Despite the promising and strong showing of Dominique Davis in last night’s preseason loss to the Cincinnati Bengals, the Falcons backup quarterback position has emerged as a problem position so far this summer. Chris Redman has struggled mightily and John Parker Wilson has been largely a non-factor. While Davis has made his name and I believe has performed well enough in the preseason to merit this team keeping him as the third quarterback on the depth chart, he’s not quite ready to fill the role as Matt Ryan’s primary backup.
Davis is still a bit too raw. There are too many missed throws or reads for him to be trusted to fill in and keep the Falcons playoff hopes alive in the event of a Ryan injury. But Davis has shown enough upside that with more development, one could envision him down the road as Ryan’s primary backup. But in the meantime, the Falcons are in a position where it’s imperative they make a move.
Redman’s regression over the past two seasons has been stark. While he looked good in some of his spot starts in 2009 for an injured Ryan, it was the last time that has been the case. Without any reps in 2010, Redman got some opportunities late last season. But in the season finale against the Buccaneers, Redman played about half the game and looked very rusty. That seemed odd given that he had gotten extensive reps in each of the past two games prior to that to shake off any rust. It was the first sign that things were not looking optimistic.
The big names being discussed as possible trade bait are Colt McCoy and Tarvaris Jackson. While both would be definite upgrades over Redman, if I had to choose between one of them, I would think McCoy would be the better move for the Falcons. Mainly because Davis brings many of the same traits to the field that Jackson does, as well as the fact that Jackson has never taken an NFL snap in a game where Darrell Bevell was not calling plays for him. And it remains a question mark whether he can adapt to a non-Bevell-coached West Coast system. With McCoy having been coached by both Brian Daboll and Pat Shurmur, the hope is at least that he would be better able to adapt to a brand new system. It’s ideal to have a backup quarterback that believes he has a future as a starter. That has been one of the biggest knocks against Redman, who from his lacking desire to test himself on the open market in free agency, indicates that he has really no desire to start for an NFL team. Someone that envisions themselves starting will at least put in the work during the week to try and improve and will do their best to take advantage of any opportunity that comes along. That hasn’t happened with Redman for some time. And with a player like McCoy, that should change.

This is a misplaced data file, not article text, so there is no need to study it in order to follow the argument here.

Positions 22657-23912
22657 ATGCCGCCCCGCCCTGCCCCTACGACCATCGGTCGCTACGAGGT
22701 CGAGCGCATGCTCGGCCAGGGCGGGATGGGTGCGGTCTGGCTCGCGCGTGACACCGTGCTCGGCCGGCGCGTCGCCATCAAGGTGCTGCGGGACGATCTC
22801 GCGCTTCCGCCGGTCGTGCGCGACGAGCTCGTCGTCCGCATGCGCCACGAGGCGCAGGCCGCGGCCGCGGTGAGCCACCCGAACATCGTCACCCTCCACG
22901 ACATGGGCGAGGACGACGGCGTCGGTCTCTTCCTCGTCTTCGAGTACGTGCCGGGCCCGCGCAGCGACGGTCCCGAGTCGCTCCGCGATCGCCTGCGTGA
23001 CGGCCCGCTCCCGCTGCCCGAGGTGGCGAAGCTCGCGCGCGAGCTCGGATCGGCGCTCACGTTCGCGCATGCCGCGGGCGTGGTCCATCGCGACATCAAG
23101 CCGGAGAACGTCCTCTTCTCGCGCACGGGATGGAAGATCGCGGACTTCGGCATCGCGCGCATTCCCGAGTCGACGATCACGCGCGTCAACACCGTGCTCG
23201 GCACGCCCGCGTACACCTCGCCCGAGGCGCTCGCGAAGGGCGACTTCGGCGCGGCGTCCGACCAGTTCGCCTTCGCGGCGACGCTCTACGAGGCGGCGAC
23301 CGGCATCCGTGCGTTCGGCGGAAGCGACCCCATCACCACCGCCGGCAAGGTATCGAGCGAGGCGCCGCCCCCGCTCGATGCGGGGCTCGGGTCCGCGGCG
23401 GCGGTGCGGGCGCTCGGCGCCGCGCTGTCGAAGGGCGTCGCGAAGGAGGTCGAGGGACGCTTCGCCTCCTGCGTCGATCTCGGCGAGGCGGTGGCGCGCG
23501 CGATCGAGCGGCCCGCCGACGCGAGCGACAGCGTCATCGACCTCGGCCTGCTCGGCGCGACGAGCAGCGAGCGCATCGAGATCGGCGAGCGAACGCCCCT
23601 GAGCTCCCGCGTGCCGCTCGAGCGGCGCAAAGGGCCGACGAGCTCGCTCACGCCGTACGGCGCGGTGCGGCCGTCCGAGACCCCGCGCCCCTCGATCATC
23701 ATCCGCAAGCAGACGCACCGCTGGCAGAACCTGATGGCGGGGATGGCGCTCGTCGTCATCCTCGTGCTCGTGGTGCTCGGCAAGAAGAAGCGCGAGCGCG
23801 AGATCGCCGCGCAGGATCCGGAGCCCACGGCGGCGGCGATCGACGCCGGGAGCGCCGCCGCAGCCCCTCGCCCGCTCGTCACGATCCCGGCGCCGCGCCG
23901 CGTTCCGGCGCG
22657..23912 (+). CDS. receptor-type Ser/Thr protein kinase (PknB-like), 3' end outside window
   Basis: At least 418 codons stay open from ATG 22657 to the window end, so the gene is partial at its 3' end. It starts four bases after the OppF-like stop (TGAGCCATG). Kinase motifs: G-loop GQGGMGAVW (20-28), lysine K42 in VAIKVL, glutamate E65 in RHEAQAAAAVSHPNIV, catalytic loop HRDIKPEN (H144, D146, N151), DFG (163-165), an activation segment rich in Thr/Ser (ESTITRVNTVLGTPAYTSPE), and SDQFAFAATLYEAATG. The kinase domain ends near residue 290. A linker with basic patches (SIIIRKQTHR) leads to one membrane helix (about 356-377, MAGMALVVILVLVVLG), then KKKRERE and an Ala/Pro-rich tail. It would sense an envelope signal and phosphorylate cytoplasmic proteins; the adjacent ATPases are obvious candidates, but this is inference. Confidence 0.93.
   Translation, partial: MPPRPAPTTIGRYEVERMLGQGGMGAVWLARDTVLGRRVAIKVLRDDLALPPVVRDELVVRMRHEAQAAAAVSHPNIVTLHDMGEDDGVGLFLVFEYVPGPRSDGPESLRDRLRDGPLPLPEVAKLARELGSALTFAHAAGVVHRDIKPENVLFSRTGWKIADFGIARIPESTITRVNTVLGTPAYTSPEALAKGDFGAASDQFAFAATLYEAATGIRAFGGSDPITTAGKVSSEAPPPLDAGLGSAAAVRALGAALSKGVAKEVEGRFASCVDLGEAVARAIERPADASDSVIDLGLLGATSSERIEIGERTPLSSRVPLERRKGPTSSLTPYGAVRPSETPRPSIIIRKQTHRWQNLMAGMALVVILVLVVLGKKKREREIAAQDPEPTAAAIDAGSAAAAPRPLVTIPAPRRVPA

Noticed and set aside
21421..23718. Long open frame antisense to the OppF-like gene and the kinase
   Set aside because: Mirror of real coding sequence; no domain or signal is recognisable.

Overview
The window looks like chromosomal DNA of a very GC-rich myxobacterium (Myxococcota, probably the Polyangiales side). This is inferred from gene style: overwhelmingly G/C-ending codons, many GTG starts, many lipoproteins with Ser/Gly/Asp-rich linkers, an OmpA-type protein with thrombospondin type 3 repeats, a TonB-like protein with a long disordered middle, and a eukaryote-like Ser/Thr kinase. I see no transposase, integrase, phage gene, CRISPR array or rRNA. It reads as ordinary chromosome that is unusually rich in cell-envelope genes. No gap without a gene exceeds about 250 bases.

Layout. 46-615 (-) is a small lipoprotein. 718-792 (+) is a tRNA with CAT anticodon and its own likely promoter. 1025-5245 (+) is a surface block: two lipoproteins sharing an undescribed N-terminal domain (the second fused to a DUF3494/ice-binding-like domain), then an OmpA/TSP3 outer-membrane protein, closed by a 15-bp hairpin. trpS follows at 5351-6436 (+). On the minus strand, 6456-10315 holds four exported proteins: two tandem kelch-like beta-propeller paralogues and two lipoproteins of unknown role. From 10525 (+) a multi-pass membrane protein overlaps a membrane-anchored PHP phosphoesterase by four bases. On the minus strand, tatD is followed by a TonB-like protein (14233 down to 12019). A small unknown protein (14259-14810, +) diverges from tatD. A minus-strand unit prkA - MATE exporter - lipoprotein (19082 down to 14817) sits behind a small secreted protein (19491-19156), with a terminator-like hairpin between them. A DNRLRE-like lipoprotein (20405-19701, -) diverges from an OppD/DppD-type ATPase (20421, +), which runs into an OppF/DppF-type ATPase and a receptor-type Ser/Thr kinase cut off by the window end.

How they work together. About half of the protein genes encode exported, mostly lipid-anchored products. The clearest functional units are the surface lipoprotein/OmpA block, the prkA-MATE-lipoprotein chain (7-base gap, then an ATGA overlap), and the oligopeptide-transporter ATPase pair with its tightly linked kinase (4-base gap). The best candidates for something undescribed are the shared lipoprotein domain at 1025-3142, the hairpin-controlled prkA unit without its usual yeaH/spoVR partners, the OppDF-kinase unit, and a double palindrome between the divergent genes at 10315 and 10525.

If the Falcons were to make a move for a player like McCoy, they would likely need to part ways with a late round pick. Because reports indicate there is a lot of interest in McCoy, it might drive up the price slightly. A fifth round pick might need to be moved to acquire his services. It’s not ideal, but I’d certainly happily forfeit next year’s fifth round pick to prevent Chris Redman from stepping on the field in a Falcon uniform again.